BANGKOK (AP) — Critics on Thursday slammed Thailand's state-owned oil and gas company for its allegedly inefficient response to an oil spill that polluted a popular tourist island, as cleanup operations continued for a sixth day.
|Workers remove crude oil during a clean up operation on the beach of Prao Bay on Samet Island in Rayong province eastern Thailand Tuesday, July 30, 2013. About 50,000 liters (13,200 gallons) of crude oil that leaked from a pipeline operated by PTT Global Chemical Plc, has reached the popular tourist island in Thailand's eastern sea despite continuous attempts to clean it up. (AP Photo)|
About 50,000 liters (13,200 gallons) of crude oil — around the amount contained in 1 1/2 tanker trucks — spilled into the Gulf of Thailand off Samet Island on Saturday morning from a leak in a pipeline operated by PTT Global Chemical Plc., a subsidiary of state-owned PTT Plc.
The spill washed ashore on Samet, a small resort island that each year draws some 1 million tourists due to its pristine beaches and proximity to Bangkok, 140 kilometers (90 miles) to the northwest.
Opposition lawmaker Sathit Pitutecha said Thursday that the operator had failed to plan for such a problem despite previous leaks.
"This is a failure to solve a problem by a company that earns hundreds of billions of baht (billions of dollars) every year, using the country's natural resources," he said during a parliamentary session. "I wouldn't criticize if this was the first time, but it's the fourth time already. Now the people of Rayong (province) have to bear the burden of risk from the industrial sector."
Authorities said Thursday that the oil that blackened the waters off the island had been eliminated, but that some slicks remained onshore.
"We've worked day and night to clean up the bay," PTTGC President Boworn Vongsinudom said from Rayong. "It was supposed to be finished, as we aimed, on the third day, but more oil came in from another spot, so we had to take care of it, too."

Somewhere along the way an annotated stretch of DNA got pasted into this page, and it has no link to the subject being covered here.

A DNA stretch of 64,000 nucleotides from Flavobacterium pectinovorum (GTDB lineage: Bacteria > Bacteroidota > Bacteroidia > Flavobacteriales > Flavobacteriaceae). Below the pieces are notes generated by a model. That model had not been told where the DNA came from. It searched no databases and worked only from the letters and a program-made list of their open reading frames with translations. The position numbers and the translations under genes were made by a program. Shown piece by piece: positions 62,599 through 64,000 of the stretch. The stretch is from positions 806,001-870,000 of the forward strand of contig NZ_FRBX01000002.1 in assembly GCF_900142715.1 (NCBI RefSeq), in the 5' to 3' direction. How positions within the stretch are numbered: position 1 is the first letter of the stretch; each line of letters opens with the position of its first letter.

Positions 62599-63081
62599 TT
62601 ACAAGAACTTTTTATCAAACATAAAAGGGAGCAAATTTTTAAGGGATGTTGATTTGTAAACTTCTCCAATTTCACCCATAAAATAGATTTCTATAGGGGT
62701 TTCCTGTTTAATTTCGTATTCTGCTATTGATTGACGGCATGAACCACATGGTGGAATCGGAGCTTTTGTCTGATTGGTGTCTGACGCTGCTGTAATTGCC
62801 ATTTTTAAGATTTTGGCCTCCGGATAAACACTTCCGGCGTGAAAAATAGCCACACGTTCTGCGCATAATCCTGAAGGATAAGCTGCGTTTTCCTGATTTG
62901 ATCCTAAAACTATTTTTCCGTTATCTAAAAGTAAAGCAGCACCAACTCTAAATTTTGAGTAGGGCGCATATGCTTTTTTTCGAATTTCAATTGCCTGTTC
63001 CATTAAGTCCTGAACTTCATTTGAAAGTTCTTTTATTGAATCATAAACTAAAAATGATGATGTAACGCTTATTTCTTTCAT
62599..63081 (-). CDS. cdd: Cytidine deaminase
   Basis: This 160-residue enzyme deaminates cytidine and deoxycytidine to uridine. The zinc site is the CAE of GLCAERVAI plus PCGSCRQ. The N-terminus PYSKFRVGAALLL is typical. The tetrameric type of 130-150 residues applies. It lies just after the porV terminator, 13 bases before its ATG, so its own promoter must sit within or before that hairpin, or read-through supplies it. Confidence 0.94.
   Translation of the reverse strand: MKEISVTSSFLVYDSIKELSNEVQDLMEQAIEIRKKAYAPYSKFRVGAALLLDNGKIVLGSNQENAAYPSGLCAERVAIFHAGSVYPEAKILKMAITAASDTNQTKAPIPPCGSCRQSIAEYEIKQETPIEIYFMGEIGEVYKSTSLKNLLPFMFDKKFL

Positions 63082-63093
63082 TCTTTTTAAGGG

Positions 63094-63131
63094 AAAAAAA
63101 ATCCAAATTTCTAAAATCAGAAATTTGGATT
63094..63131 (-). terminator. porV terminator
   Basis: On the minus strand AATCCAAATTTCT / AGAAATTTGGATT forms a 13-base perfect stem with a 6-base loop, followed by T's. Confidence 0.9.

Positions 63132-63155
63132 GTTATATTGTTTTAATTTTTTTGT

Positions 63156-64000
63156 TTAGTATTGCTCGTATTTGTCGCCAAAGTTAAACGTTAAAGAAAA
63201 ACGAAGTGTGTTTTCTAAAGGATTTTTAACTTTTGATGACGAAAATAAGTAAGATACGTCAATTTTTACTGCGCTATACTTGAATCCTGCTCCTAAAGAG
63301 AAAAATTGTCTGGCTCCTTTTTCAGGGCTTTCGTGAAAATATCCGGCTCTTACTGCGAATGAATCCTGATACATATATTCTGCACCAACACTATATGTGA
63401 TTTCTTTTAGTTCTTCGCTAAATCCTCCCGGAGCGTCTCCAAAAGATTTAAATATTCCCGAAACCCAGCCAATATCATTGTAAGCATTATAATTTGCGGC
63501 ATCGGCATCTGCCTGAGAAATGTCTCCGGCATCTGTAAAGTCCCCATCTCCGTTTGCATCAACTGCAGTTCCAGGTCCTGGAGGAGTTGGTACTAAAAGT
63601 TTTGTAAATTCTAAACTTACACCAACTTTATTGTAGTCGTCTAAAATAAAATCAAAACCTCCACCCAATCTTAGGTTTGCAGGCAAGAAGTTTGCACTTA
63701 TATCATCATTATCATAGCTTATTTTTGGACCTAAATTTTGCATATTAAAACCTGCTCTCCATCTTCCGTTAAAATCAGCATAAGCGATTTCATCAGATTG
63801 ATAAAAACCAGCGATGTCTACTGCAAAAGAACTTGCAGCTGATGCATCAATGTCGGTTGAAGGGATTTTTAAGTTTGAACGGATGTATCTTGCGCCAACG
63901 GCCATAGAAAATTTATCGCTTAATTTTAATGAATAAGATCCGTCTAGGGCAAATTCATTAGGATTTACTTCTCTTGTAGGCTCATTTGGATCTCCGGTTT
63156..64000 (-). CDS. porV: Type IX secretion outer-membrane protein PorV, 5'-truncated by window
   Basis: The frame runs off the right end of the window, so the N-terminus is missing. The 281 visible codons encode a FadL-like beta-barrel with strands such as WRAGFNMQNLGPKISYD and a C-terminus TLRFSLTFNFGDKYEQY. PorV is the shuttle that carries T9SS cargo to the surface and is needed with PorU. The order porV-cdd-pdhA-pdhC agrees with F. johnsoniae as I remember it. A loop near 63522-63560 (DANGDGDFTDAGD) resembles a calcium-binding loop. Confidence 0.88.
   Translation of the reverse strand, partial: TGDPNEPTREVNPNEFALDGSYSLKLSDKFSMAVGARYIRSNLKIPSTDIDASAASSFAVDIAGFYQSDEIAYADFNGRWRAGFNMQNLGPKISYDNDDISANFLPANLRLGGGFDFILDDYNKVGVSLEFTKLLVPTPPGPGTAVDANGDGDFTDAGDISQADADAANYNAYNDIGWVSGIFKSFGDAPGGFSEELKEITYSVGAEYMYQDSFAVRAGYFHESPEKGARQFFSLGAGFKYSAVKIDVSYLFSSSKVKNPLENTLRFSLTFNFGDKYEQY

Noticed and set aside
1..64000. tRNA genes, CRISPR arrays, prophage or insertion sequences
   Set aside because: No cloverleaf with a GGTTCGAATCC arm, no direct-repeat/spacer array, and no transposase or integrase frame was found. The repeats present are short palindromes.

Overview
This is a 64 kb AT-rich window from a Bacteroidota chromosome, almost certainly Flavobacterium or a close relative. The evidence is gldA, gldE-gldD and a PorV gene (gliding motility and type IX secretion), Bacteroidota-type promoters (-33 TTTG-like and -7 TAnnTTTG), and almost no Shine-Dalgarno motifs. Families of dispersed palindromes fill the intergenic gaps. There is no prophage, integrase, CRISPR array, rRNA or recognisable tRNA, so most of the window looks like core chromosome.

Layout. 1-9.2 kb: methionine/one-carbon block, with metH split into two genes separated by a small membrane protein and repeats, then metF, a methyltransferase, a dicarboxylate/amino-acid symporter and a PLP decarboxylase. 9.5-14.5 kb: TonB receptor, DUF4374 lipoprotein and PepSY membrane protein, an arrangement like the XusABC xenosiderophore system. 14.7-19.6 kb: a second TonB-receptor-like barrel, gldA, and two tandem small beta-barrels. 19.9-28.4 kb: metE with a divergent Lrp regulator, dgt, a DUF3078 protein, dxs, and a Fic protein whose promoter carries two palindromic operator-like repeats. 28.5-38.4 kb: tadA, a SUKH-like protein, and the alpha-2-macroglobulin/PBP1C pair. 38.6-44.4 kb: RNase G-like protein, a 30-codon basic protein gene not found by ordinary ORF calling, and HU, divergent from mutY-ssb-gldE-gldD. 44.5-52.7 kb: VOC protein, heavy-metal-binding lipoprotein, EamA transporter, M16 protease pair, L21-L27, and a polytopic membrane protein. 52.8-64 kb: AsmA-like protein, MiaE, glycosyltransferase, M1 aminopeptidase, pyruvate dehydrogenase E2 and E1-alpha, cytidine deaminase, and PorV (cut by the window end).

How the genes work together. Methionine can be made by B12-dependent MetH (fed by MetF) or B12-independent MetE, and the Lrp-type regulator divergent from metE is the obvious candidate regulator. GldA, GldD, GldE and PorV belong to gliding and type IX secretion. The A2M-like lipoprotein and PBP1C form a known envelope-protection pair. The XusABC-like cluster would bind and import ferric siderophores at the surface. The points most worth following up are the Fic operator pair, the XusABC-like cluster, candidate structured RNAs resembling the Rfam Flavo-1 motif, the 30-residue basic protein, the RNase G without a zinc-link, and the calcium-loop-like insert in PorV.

Srisuwan Janya, head of the Thailand-based environmental group Stop Global Warming, said the company was neither prepared for the emergency nor frank about the extent of the problem.
"The transfer of crude oil through the pipeline takes place every day, but when an oil spill happens, PTTGC tackled it with unbelievably limited resources," he said. "This shows their solutions are inefficient and not enough."
The company on Sunday had flown in oil spill management experts and a plane from Singapore to get rid of the crude oil, but failed to curb the slicks from spreading.
Environmentalists fear the slow cleanup process will impact the surrounding area.
"It's plain to see that the longer the spill exists, the worse impact it would have on the environment," said Thon Thamrongnawasawat, a marine biologist at Bangkok's Kasetsart University. "But at this point, it is very difficult to estimate the damage the leak has caused to the ecosystem."
PTT is Thailand's largest energy company and one of the biggest listed oil and gas conglomerate in Asia-Pacific.
The incident is the company's fourth major oil spill in Thailand, according to the Energy Ministry.
In 2009, another PTT subsidiary was involved in the Montara oil spill, one of Australia's worst oil disasters, in the Timor Sea off western Australia.